Chef John has range. Whether he's making American classics, apps for the big game, or brunch for mom, you know his recipes are going to be both delicious and do-able! Same goes for Chef John's adventures in international cuisine. These top-rated curry recipes are a case in point. He covers the globe and brings you the best curries, while demystifying the process. Give them a try, and watch the videos for Chef John's smart tips and tricks.
"Mooove over, real cream, this curry is made rich and creamy with (cow-free) cashew cream, which is remarkably similar to heavy cream in appearance, taste, and in-sauce behavior," says Chef John. "In fact, cashew cream actually thickens up faster. You won't need anything too exotic, besides maybe garam masala, to make this straightforward recipe. Garnish with whole cashews, lime wedges, and cilantro. Serve with rice, garlic naan, or both!"
The aromatic spicy-sweet sauce takes these short ribs way out of the ordinary. "This simple, braised beef short ribs recipe combines the best of our country's classic stews with the exotic spices we associate with the cuisine of Asia," says Chef John.
Watch Chef John create an amazing curried lamb shank stew. He'll show you how to wake-up flavors and add delicious depth to the stew. "This is almost always done with cubes or chunks of meat," says Chef John. "But I decided to go with the very user-friendly lamb shank instead. This recipe is almost impossible to mess up. Simply simmer on low until the meat is fork tender. That’s it! I hope you give this very tasty lamb curry dish a try soon."
"The coconut milk adds a subtle sweetness and richness that makes it a great vehicle for moving around all kinds of tastes and textures," says Chef John. "While there is a nice dose of red curry powder in the braise, it's certainly not the dominant flavor. For something that might seem exotic and boldly-spiced, this a surprisingly mellow dish. If you like your green coconut chicken on the spicy side, I suggest a little extra blast of sambal or sriracha."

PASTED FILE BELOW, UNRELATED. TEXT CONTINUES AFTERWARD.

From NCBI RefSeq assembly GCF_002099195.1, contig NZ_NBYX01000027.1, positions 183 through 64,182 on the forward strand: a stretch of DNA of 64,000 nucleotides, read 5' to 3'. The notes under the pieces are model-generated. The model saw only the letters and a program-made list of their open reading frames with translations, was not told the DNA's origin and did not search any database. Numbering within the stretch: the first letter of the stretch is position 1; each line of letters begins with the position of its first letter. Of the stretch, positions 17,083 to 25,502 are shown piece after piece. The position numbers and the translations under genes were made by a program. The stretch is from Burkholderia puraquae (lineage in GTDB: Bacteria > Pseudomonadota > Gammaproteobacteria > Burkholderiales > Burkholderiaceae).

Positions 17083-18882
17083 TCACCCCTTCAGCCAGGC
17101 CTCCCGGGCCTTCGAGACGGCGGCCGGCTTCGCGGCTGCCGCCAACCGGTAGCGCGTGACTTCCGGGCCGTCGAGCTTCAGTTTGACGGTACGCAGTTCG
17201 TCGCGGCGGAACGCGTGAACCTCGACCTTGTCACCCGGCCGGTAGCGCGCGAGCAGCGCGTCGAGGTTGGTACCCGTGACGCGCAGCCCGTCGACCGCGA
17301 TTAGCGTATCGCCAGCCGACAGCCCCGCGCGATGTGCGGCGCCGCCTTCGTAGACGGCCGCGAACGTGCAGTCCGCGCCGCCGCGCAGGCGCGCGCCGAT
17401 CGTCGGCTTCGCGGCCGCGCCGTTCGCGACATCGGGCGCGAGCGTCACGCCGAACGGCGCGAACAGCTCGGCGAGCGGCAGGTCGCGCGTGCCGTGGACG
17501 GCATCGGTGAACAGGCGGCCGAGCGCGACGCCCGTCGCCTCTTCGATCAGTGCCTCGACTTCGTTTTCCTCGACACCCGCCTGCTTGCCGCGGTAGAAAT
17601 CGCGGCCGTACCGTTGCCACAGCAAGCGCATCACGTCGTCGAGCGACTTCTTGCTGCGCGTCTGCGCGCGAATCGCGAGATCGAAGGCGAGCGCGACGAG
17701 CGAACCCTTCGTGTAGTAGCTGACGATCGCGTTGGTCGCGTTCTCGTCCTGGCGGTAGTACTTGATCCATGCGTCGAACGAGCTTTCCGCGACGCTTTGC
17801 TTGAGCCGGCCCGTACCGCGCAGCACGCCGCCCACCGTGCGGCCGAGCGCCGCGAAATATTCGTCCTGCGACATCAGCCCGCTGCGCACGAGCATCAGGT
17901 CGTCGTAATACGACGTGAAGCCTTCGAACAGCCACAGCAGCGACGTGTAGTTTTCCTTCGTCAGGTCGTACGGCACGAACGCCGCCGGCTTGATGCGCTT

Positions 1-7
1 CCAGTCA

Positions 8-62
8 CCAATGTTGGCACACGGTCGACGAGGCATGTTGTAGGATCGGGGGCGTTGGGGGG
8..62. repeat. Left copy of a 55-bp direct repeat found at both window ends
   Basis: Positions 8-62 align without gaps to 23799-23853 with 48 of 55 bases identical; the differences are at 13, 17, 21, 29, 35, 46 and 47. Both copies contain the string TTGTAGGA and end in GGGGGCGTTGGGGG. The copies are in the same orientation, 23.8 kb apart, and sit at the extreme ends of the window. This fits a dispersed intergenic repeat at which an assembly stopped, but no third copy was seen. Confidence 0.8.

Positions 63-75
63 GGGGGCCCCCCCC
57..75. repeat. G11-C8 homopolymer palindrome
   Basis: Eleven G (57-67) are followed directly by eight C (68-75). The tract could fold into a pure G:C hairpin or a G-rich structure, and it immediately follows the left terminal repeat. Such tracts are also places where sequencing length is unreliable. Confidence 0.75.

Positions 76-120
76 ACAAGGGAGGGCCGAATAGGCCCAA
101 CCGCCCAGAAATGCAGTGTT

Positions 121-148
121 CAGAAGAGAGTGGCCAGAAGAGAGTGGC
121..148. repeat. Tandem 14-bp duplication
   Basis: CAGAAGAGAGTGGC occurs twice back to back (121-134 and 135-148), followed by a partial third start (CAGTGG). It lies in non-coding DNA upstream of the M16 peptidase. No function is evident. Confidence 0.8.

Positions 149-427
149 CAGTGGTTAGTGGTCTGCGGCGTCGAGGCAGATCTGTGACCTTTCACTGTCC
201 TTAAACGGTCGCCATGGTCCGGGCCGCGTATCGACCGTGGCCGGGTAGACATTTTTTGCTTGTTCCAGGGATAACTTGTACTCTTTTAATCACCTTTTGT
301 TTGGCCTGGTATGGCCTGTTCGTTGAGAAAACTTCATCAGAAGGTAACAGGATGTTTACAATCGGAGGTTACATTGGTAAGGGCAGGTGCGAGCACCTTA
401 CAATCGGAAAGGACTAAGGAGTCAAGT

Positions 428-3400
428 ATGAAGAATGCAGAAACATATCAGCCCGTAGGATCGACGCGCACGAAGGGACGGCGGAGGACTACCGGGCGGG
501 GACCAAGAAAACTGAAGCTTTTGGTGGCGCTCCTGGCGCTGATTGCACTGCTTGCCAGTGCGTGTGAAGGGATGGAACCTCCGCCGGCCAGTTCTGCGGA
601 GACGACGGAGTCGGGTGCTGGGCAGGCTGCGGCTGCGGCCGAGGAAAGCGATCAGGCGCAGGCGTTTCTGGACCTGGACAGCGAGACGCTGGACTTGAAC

"I decided to not follow any specific recipe from any particular country or culture, but instead I made a simple composite of every peanut curry I've ever come across," says Chef John. "I didn't use coconut milk, as I feel that's a little too sweet and rich for the peanut butter. I loved how this came out, and I can't imagine it being any richer."
"This is usually done with heavy cream, but I like to use coconut milk instead," says Chef John. "The subtle sweetness it provides works beautifully with the spices in the dish. You can substitute chicken breast here, but I believe thighs work much better in this version. I hope you give this American version of a British version of an Indian curry a try soon."
Chef John makes a simple, vibrant green curry out of sugar snap peas, green curry paste, and chicken broth. The sauce is used as a base for seared black cod fillets. "I've always loved green curries, but until a recent visit to Al's Place I'd never thought of using fresh, sweet peas as the base," says Chef John. "It was amazing, and after only a few bites I knew I'd steal this idea and make it my own. Sorry, Al. You can use snow peas or English peas in place of sugar snap peas, if desired."
"When you cross Southeast Asia and Midwest America, you get comfort food on the exotic side," says Chef John. "I cooked mine on low, for about 7 or 8 hours, until it was fork tender, but if you’re in a hurry, you can do it on a higher setting. Don’t stop until the meat is succulent, and you are in for a real treat. Feel free to add any vegetables you like, and if you want, you can cook them separately and just add to the finished dish.
"This lovely red curry butternut squash is sweet, spicy, and mysterious," says Chef John. "If you've never worked with red curry before, be careful. It's really spicy, and you can always add more as it cooks. To be safe, you can even cut my measurements in half for the spices and then adjust."
"I love Thai food," says Chef John, "and in particular red curry beef, which is basically chunks of beef stew meat cooked slowly in a spicy, aromatic red curry sauce. Inspired by this classic recipe, I decided to see if the same sort of flavors could be turned into a marinade for flank steak. The results knocked my socks off."